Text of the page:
Day 23: Hope for Humanity

Lamentations 5:6-18 :

We have given our hands to the Egyptians,
and to the Assyrians, to be satisfied with bread.
Our fathers sinned, and are no more.
We have borne their iniquities.
Servants rule over us.
There is no one to deliver us out of their hand.
We get our bread at the peril of our lives,
because of the sword in the wilderness.
Our skin is black like an oven,
because of the burning heat of famine.
They ravished the women in Zion,
the virgins in the cities of Judah.
Princes were hanged up by their hands.
The faces of elders were not honored.
The young men carry millstones.
The children stumbled under loads of wood.
The elders have ceased from the gate,
and the young men from their music.
The joy of our heart has ceased.
Our dance is turned into mourning.
The crown has fallen from our head.
Woe to us, for we have sinned!
For this our heart is faint.
For these things our eyes are dim:
for the mountain of Zion, which is desolate.
The foxes walk on it.

Once again, this lamentation continues to describe the horrible oppression that the Israelis were under during their captivity, but it also has a concerning statement to consider. Did you notice that it says: “Our fathers sinned, and are no more. We have borne their iniquities.” Later on in the passage it says: “Woe to us, for we have sinned!” This brings up a couple of issues. In English, it’s pretty easy to interpret the first quote as meaning that the children were being punished for the parent’s sin. The problem with this is that God says very clearly that He doesn’t do that. I want us to look at that promise again.

Deuteronomy 24:16 :

The fathers shall not be put to death for the children, neither shall the children be put to death for the fathers. Every man shall be put to death for his own sin.

God doesn’t punish children for their parents or vice versa. So what is this talking about? I think that the ISV uses more understandable English in that it says: “we continue to bear the consequences of their sin.” It’s not that God is punishing the children of those who sinned. It’s just that He’s allowing them to feel the consequences of sin for a season. One of the powerful things about that is that it can help you to not want to sin in the future and that’s exactly what happened later in Israel’s history as they got back together in the land.

The fact is, these children of sinners also realized that they had their own sin to deal with. They may have been feeling the affects of their parent’s sin, but their own sin was also an issue as they expressed here as well. One of the remarkable things that we saw back when we were studying this time in Israel’s history, is that when the people were given the opportunity to go back to their own land, many of them refused. Some of them actually went back to doing the same things that their parents had done to deserve punishment. Do you remember how distressing that was to Ezra? This book of Lamentations shows us the futility of our condition as humans, but the fact that we can cry out to God for help, shows us that there is hope for us as well.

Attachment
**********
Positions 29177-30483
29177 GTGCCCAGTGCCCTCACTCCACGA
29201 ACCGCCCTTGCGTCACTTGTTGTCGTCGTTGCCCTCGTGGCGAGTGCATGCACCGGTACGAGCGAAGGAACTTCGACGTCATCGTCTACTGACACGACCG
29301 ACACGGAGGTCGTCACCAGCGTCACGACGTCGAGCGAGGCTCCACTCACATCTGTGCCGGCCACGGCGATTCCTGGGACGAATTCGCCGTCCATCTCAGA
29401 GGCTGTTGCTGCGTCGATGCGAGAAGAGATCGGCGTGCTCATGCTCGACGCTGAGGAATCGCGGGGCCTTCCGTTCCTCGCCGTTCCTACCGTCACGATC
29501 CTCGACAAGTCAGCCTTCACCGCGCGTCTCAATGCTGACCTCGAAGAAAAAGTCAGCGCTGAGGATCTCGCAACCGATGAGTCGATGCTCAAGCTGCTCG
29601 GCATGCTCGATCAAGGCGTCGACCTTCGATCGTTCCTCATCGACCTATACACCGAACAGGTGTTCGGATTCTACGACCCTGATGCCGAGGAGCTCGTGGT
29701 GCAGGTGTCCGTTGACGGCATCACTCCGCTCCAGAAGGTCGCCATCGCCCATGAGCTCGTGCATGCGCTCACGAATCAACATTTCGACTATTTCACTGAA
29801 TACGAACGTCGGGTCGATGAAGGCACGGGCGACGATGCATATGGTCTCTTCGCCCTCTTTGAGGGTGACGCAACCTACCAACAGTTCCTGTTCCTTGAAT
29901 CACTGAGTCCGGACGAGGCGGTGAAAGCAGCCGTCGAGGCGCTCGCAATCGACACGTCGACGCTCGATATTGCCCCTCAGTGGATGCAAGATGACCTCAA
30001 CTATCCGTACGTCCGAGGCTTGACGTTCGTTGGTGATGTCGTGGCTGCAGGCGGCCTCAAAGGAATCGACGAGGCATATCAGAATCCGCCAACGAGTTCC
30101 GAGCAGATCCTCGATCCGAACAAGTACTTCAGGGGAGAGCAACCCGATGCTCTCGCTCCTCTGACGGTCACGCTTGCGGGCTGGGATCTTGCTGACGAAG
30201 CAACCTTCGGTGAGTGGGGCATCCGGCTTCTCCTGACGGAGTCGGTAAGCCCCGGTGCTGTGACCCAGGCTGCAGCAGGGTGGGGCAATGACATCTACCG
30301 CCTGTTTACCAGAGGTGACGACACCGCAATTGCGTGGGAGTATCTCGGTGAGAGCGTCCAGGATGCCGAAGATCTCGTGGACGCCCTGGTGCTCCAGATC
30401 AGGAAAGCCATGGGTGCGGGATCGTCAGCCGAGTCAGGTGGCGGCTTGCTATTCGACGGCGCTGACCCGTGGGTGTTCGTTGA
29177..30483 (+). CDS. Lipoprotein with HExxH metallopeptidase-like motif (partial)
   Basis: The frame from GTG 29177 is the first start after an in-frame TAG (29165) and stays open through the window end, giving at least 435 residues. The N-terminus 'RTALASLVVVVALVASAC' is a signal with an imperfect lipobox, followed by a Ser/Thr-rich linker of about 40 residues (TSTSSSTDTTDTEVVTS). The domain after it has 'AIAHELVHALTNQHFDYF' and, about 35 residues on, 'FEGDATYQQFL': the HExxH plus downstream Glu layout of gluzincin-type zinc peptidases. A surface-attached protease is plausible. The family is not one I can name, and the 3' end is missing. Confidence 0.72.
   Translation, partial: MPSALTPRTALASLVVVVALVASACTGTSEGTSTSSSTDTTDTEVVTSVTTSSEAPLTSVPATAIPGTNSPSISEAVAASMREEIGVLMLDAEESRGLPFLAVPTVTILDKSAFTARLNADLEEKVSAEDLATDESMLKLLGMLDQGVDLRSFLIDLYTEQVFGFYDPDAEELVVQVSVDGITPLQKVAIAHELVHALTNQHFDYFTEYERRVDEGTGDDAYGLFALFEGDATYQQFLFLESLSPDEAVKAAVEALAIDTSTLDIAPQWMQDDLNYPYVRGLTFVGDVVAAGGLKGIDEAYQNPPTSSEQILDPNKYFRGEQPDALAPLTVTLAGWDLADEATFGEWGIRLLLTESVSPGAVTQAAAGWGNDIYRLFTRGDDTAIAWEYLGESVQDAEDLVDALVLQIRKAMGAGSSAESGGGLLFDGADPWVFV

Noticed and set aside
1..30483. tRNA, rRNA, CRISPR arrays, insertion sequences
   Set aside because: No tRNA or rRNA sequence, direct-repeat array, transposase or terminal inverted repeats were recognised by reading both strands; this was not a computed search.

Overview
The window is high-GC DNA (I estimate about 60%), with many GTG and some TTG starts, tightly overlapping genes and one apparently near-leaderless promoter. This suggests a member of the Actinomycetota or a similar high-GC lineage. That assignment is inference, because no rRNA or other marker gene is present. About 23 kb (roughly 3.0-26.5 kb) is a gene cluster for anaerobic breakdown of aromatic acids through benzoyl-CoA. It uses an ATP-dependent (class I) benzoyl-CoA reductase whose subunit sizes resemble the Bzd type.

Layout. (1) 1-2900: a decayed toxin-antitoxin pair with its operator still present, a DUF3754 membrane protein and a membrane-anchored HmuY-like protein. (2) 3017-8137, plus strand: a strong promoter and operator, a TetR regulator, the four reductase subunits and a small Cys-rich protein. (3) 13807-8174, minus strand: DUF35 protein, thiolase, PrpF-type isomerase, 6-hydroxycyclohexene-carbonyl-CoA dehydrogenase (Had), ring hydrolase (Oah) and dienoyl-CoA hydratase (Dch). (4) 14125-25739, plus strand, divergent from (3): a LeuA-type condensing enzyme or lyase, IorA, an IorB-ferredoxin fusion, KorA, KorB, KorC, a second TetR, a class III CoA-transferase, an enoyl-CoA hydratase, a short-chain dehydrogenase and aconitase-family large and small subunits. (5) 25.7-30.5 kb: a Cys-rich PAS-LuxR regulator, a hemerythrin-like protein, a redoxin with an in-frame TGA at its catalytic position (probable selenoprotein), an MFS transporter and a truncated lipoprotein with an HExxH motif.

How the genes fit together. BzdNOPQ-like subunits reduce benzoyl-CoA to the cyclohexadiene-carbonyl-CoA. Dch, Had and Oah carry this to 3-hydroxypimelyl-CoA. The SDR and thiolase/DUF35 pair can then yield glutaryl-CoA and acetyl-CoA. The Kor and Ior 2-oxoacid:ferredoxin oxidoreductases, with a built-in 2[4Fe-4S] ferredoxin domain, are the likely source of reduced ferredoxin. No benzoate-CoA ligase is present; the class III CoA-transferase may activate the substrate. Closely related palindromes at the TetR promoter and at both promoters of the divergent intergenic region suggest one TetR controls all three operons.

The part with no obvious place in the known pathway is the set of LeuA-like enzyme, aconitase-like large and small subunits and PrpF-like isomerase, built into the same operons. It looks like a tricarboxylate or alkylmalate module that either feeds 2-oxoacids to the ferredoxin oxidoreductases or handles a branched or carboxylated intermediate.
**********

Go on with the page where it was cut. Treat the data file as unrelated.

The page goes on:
Day 69: When God Cancels the Prayer Meeting

Jeremiah 14:10-12

Yahweh says to this people,
“Even so they have loved to wander.
They have not restrained their feet.
Therefore Yahweh does not accept them.
Now he will remember their iniquity,
and punish them for their sins.”

Yahweh said to me, “Don’t pray for this people for their good. When they fast, I will not hear their cry; and when they offer burnt offering and meal offering, I will not accept them; but I will consume them by the sword, by famine, and by pestilence.”

This passage shows us that sometimes it is actually wrong to pray for someone’s good. We also read that God makes it very clear first, but it’s important to know that the Bible teaches this. There are many, especially in my current culture, who believe that God doesn’t want to hurt anyone. Many go as far as to say that eventually everyone will be accepted by God, no matter how they try (or don’t try) to reach Him. This passage from the Bible and others like it, make it quite clear that there is a limit. Eventually, God’s grace is taken away from those who refuse to repent and turn to God.

Jeremiah was directly told by God to not pray for the good of His people. God was going to punish them and praying against God’s will would be a waste of Jeremiah’s time. I think that it’s important that we read God’s word to find out if some of the things we are praying are futile too. God may use His word to help us to understand that what we are desiring is outside of His will. As I’ve mentioned before, we should take all of our concerns to God, even the ones that are futile. Notice that in the passage before this one, Jeremiah was asking God to not leave Israel because of the famine. God then made it clear that Jeremiah should stop praying for the good of Israel. I believe that if we are honest before God, He will make it clear when it is time to stop praying for something. Until then, it’s more important to never give up! That’s something that Jesus said. Let’s read that again:

Luke 18:1-5

He also spoke a parable to them that they must always pray, and not give up, saying, “There was a judge in a certain city who didn’t fear God, and didn’t respect man. A widow was in that city, and she often came to him, saying, ‘Defend me from my adversary!’ He wouldn’t for a while, but afterward he said to himself, ‘Though I neither fear God, nor respect man, yet because this widow bothers me, I will defend her, or else she will wear me out by her continual coming.’”

So, it safe to say that we should always pray and not give up until Jesus tells us otherwise.